Before starting my workday, I caught up with my good friend Wes back home; it has been great to keep in touch with friends and family when I won’t be seeing them for some time. After the usual business that I have become so enthralled by, I committed myself to a day trip to the outskirts of Cairns for a day of jogging and hiking in peace, with Anthony (otherwise known as Antoine) as my only companion. Far away from the city centre are a couple of walking paths called the red and blue arrow circuits that take bushwalkers through the rainforest up along the ridges of the hilltops that shield Cairns from whatever else may lay out there. Also, as what I have found to be common in NZ and Oz, a botanic garden managed to work its way into the mix. In my daypack, I loaded up my camera, 2.5 liters of water, and my swimsuit. With my iPod churning out some motivating, marathon-type music, I kicked it up a step and went for it, middle of the day be damned. Halfway into what I estimated to be an 45 or so minute jog to the head of the trail, the hostel owner of all people pulled off onto the side of the road to see where I was going and ask if I needed a lift. Sure why not, since who knows if I would have found my way or not without killing a bunch of time. However, as you may or may not know I tend to sweat a tad bit more than the norm so I wasn’t sure if I wanted to put her car through all that. She dropped me off at the trail head and all I could leave her with was a car wash that only targeted the passenger seat and left a trail similar to a slug or snail. Honestly, I don’t think I could paint a clearer picture than that. Before beginning the red arrow path that eventually leads to the blue, the board warned about encounters with cassowaries, a species of bird that looks almost prehistoric. A cassowary is related to the emu and its features show the similarities but an emu might as well be a little teddy bear compared to a cassowary. A cassowary is a large flightless bird with a long blue neck, a solid clump of bone resting on its head, and sharp talons that could break through dry wall. Clearly, an animal you don’t want to mess with but a beautiful sight if you can mutually avoid confrontation. The trail rose upwards with a multitude of stairs but that was the least of my worries. The ill decision to wear a 100% cotton shirt in the muggy heat would do me in. I can’t even recall the number of times on the trail I had to ring out my shirt due to the weight I was carrying from my waterlogged t-shirt; I probably could have built my own pond with it. The hike was great; it took me past many typical ferns and into the nether regions of the forest where I could only hear my own breath and some bird calls. With some of the calls, I became growingly convinced that I may have heard a cassowary call worked in with the rest but I made the executive decision that I would leave Cairns alive and not risk veering off the path to explore further. Two thirds of the way through I saw what looked to be a groundhog dart away ruffling up some of the leaves in front of it. Not until the animal stopped and stood on its hind legs did I realize it was a wallaby. This wallaby was smaller than the ones I lucked into seeing out by the Blue Mountains but was a wallaby nonetheless in its own habitat. I wanted to take a picture but chose not to risk spooking it. This sight was for me and me alone, the two of us locking eyes through the bush, both of us curious about what was in our view. What a cute animal. I found the experience more rewarding than seeing some kangaroo in a zoo. Heck, you could find any corralled animal in the world if you really wanted to but witnessing it in the wild is a real treat. Most of the time it comes down to luck and goes in line with the randomness that nature knows so well. After leaving the trail quicker than I expected, I walked through the botanical gardens looking at the abundance of vivid flowers that I had brought in from similarly tropical climates throughout the world. A jog through the city led me to the Esplanade and from there all the way back to the hostel. I am no scientist or linguist but I believe I have discovered something new, yet unremarkable. By the end of the jog, I believe that I have literally and figuratively run across a type of perspiration that goes beyond sweat and needs a new name and definition of its own; the word ‘sweating’ on its own doesn’t remotely touch what I have got going on over here. An instance that has just popped into my head is when I was sweeping the stairs with a broom. Someone asked whether I was sweeping it or washing it. Funny yet sadly true. After dipping into the lagoon pool to cool off my boiling temperature, I whipped up another award winning dish with some seasoned fish and sautéed greens. While cleaning up I started a conversation with a Spanish girl who was cooking something of her own. Opportunities to meet people and immerse yourself in varying ideas, cultures, and personalities awaits around every corner on the road. As long as you are willing, you will be rewarded by a global degree that no university can offer and you will come away with new thoughts and strengthened opinions of your own. I have noticed some people enjoy keeping to themselves while I on the other hand (with a few exceptions of course to keep my sanity) want to soak up and absorb as much as I can because at the end of the day that is why I am here. After continuing to chat and get past the usual small talk, she offered some of her meal. We sat down for a meal as I talked about my travels through Spain and found out more about the lifestyle and culture of her homeland. At the end of the night, the two of us as well as a couple of Germans that I met the day before and the second Spaniard I had met thus far on this trip sat down for some beers. Sure we have small talk, mostly about what everyone’s travel plans are in, but this type of small talk is far more interesting than the usual fare of politics and weather. Good people, good times, good night!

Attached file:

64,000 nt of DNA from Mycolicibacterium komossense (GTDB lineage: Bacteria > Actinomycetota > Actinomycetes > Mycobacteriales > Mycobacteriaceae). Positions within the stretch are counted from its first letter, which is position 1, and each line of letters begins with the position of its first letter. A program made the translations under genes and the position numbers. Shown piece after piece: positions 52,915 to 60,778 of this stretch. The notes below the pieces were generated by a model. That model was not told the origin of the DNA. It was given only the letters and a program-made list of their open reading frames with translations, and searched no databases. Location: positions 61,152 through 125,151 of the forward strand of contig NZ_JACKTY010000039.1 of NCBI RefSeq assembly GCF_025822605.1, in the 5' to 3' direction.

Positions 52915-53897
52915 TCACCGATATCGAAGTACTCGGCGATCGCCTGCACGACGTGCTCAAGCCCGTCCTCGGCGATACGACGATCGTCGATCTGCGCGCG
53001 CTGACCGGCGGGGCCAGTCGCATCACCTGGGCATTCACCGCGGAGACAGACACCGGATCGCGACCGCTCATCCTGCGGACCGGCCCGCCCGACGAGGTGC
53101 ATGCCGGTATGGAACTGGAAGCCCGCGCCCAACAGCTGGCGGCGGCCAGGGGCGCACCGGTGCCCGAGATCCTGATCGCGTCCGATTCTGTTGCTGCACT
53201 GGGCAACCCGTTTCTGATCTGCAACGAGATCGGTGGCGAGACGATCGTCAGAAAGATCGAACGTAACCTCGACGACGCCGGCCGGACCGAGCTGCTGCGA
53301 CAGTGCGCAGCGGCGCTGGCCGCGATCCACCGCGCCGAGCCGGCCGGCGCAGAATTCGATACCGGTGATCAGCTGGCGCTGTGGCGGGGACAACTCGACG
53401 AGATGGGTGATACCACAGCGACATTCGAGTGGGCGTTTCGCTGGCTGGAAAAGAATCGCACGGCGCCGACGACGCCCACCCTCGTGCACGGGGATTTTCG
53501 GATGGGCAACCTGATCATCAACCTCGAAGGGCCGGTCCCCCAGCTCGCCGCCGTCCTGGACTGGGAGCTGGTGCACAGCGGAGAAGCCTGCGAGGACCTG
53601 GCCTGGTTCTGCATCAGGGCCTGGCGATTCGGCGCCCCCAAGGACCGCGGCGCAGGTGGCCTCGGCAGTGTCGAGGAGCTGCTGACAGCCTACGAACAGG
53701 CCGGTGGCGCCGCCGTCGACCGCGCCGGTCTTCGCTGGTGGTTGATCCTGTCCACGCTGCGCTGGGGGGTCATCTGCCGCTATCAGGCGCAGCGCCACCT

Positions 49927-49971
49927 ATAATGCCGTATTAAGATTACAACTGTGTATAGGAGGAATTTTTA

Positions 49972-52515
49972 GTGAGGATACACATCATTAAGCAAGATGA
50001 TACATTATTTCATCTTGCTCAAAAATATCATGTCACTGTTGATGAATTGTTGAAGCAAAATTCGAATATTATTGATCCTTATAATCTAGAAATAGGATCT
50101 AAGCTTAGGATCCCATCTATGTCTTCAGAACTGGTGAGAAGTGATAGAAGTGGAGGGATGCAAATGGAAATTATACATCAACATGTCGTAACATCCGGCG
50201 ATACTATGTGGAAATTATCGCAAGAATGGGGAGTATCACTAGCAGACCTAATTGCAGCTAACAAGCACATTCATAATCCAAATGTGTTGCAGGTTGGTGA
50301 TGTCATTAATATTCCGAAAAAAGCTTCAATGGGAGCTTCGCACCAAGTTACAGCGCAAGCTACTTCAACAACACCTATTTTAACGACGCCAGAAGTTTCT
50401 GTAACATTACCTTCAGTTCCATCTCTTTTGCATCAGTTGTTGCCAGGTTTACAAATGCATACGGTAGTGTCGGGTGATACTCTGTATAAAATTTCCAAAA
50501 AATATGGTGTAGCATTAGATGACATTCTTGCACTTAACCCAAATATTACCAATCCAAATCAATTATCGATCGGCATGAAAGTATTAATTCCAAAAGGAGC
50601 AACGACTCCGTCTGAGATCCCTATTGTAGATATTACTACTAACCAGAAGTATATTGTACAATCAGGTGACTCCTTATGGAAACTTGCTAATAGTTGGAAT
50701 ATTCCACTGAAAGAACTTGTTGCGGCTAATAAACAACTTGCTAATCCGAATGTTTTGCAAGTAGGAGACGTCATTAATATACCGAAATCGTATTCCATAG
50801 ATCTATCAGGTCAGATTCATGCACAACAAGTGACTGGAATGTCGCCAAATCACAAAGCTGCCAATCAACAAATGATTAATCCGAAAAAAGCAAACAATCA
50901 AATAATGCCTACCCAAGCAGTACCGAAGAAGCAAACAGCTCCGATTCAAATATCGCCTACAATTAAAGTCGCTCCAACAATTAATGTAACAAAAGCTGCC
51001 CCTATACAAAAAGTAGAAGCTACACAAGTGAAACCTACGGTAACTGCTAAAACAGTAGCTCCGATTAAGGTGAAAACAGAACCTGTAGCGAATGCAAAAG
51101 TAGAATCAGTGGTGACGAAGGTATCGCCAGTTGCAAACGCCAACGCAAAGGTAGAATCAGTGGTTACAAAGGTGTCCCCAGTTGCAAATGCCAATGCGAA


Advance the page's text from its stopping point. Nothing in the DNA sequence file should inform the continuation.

Down Under Day 44: On the Wallaby